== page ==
From Leonard’s diary we learn that the party spent almost a month in crossing over the mountain, as they called the Sierra Nevada Range. Their route has always been a mystery except that they used the “Mono Trail” north of Yosemite which forks into many branches. It was October, and where they at first thought they had reached the summit they found old snow left from the winter before, topped by about eight inches of fresh snowfall. They could find no trail, no feed for their horses, and no game for themselves. The rebellious men wished to turn back although to do so meant probable death. It is doubtful that they had Indian guides.

Zenas Leonard wrote, “We traveled a few miles every day, still on top of the mountain, and our course continually obstructed with snow, hills, and rocks. Here we began to encounter in our path many small streams which would shoot out from under these high snow-banks, and after running a short distance in deep chasms which they have through the ages cut in the rocks, precipitate themselves from one lofty precipice to another, until they are exhausted in rain below. Some of these precipices appeared to us to be more than a mile high. Some of the men thought that if we could succeed in descending one of these precipices to the bottom we might thus work our way into the valley below, but on making several attempts we found it utterly impossible for a man to descend, to say nothing of our horses. We were then obliged to keep along the top of the dividing ridge between two of these chasms which seemed to lead pretty near in the direction we were going—which was West—in passing over the mountain.”

In these diaries mention is made of discovering the Merced or Tuolumne Grove of Big Trees, which are located in Yosemite National Park.

Concerning the Walker expedition historians are at variance. It is not certain that he said Yosemite Valley. Walker’s tombstone, in Martinez, California, bears the inscription, “Camped at Yosemite, November 13, 1833,” Leonard’s description of their route belies the idea of his having camped in Yosemite Valley.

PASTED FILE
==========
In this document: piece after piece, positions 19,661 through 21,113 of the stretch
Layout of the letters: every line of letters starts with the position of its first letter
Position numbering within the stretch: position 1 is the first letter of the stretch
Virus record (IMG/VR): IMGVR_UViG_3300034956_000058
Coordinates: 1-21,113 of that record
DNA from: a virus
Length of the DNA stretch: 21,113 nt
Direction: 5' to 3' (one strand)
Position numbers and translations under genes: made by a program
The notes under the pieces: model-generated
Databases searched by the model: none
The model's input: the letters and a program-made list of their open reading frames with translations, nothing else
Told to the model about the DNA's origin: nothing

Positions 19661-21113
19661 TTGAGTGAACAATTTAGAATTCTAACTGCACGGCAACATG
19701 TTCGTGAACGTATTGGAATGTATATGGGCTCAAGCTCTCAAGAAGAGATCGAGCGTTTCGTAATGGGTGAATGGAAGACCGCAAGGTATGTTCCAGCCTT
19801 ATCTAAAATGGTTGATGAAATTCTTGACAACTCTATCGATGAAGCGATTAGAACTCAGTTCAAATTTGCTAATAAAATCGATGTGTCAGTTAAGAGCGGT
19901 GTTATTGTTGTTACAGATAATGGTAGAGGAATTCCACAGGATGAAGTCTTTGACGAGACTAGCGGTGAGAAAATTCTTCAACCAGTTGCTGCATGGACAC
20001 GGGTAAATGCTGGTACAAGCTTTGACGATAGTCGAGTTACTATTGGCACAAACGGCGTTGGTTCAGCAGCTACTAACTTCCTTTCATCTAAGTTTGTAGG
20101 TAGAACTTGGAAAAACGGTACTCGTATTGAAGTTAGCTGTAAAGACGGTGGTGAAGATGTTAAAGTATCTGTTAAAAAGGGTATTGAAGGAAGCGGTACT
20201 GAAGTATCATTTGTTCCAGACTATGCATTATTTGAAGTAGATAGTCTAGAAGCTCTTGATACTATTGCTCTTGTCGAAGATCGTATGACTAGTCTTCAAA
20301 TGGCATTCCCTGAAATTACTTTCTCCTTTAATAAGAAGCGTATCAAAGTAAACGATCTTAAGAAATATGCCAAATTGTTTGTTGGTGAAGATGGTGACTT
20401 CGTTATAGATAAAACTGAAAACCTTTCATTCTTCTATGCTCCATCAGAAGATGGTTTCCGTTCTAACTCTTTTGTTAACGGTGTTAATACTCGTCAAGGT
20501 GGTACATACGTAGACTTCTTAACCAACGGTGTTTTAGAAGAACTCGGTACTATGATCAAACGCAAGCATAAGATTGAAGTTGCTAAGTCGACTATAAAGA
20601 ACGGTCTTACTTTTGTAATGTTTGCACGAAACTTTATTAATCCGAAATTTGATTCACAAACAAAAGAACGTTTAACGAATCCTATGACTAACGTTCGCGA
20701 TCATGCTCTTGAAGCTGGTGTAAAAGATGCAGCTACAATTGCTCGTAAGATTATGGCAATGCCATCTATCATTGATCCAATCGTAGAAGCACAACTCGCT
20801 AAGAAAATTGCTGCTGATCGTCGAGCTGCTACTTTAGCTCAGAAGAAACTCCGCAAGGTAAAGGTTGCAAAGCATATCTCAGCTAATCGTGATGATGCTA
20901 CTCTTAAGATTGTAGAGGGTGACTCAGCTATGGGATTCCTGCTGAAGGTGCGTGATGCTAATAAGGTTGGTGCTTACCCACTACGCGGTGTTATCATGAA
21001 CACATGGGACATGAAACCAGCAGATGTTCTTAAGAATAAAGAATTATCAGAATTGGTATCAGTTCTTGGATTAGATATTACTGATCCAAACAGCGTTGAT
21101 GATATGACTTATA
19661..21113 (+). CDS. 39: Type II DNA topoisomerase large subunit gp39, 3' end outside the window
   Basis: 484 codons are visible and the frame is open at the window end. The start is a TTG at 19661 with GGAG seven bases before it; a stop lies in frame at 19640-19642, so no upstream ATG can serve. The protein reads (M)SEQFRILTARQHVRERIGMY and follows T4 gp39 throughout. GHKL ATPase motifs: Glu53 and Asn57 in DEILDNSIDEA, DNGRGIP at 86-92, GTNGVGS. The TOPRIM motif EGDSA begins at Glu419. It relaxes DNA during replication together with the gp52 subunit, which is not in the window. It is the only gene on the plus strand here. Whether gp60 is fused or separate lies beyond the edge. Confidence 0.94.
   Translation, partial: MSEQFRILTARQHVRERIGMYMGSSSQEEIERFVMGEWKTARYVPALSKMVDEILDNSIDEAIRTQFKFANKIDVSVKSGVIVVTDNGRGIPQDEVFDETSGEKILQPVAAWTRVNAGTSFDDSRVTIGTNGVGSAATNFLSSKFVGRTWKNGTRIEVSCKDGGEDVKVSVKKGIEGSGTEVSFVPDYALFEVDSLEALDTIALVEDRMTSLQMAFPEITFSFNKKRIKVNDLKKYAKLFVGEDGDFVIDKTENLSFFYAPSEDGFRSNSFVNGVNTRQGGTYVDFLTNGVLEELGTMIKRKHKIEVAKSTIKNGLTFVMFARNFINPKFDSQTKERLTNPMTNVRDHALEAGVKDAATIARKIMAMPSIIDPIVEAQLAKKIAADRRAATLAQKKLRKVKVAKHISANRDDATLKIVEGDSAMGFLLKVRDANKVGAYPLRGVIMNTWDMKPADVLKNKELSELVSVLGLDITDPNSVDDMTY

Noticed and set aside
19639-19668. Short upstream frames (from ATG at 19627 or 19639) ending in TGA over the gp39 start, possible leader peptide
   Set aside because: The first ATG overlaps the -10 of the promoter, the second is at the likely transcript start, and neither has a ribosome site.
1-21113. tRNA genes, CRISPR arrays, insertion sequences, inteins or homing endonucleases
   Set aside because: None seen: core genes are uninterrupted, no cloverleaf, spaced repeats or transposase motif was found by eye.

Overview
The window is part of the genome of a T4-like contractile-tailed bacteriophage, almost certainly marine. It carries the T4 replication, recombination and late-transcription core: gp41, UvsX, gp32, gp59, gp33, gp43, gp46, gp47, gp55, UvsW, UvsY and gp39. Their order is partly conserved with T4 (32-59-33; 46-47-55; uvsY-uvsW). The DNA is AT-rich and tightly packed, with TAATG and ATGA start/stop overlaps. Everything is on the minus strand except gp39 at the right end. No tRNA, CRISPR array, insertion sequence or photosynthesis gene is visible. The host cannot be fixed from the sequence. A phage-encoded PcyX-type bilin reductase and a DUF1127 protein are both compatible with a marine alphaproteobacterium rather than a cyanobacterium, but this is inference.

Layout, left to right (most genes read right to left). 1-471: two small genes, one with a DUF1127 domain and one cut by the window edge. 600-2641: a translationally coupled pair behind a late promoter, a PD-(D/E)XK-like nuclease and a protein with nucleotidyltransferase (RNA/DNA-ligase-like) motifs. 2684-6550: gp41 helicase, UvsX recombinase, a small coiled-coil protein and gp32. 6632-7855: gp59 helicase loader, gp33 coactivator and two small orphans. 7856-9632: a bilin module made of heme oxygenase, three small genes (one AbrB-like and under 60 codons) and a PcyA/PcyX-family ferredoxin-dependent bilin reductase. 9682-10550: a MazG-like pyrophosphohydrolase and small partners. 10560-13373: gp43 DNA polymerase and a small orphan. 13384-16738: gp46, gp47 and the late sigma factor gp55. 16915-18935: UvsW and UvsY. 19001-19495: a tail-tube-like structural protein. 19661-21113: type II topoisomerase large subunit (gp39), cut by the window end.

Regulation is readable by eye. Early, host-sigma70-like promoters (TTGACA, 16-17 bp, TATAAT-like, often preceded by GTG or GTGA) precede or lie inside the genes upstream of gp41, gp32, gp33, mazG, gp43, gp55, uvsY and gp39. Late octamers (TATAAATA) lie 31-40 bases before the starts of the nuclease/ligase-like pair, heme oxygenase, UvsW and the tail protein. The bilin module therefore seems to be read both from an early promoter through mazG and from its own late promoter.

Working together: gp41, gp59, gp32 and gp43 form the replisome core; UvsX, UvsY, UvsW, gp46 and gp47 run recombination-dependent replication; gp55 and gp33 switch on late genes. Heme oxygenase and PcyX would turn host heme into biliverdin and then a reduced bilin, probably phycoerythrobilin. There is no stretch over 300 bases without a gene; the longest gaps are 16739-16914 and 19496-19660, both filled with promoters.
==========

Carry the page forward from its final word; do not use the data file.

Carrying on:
[Editor’s note: today historians generally believe the Walker party looked down The Cascades, which are just west of Yosemite Valley, instead of Yosemite Valley itself.—dea]

Francis Farquhar, in his article, “Walker’s Discovery of Yosemite,” analyzed the problem of Walker’s route through the Yosemite region and showed clearly that the Walker party was not guided by Indians. He concluded quite rightly that Bunnell was not justified in depriving Walker of the distinction of discovering Yosemite Valley. In any case we have in the 1839 account by Leonard the first authentic printed reference to the Yosemite region. Another passage from this narrative must be quoted here:

“In the last two days travelling we have found some trees of the Redwood species, incredibly large—some of which would measure from 16 to 18 fathom round the trunk at the height of a man’s head from the ground.”

This is the first published mention of the Big Trees of the Sierra. If they had followed the old Mono Trail of the Indians, no doubt Walker’s men were the first to discover both the Yosemite Valley, at least to look down from the top, and to see the Big Tree Grove of Sequoias.

The effective discovery of Yosemite is an incident of the gold days. The Gold Rush occurred in Califonia in 1848 and early 1849, and in late 1849 the outsiders from all parts of the nation started pouring in. By 1850, the foothills were settled and abounded in mines and trading posts.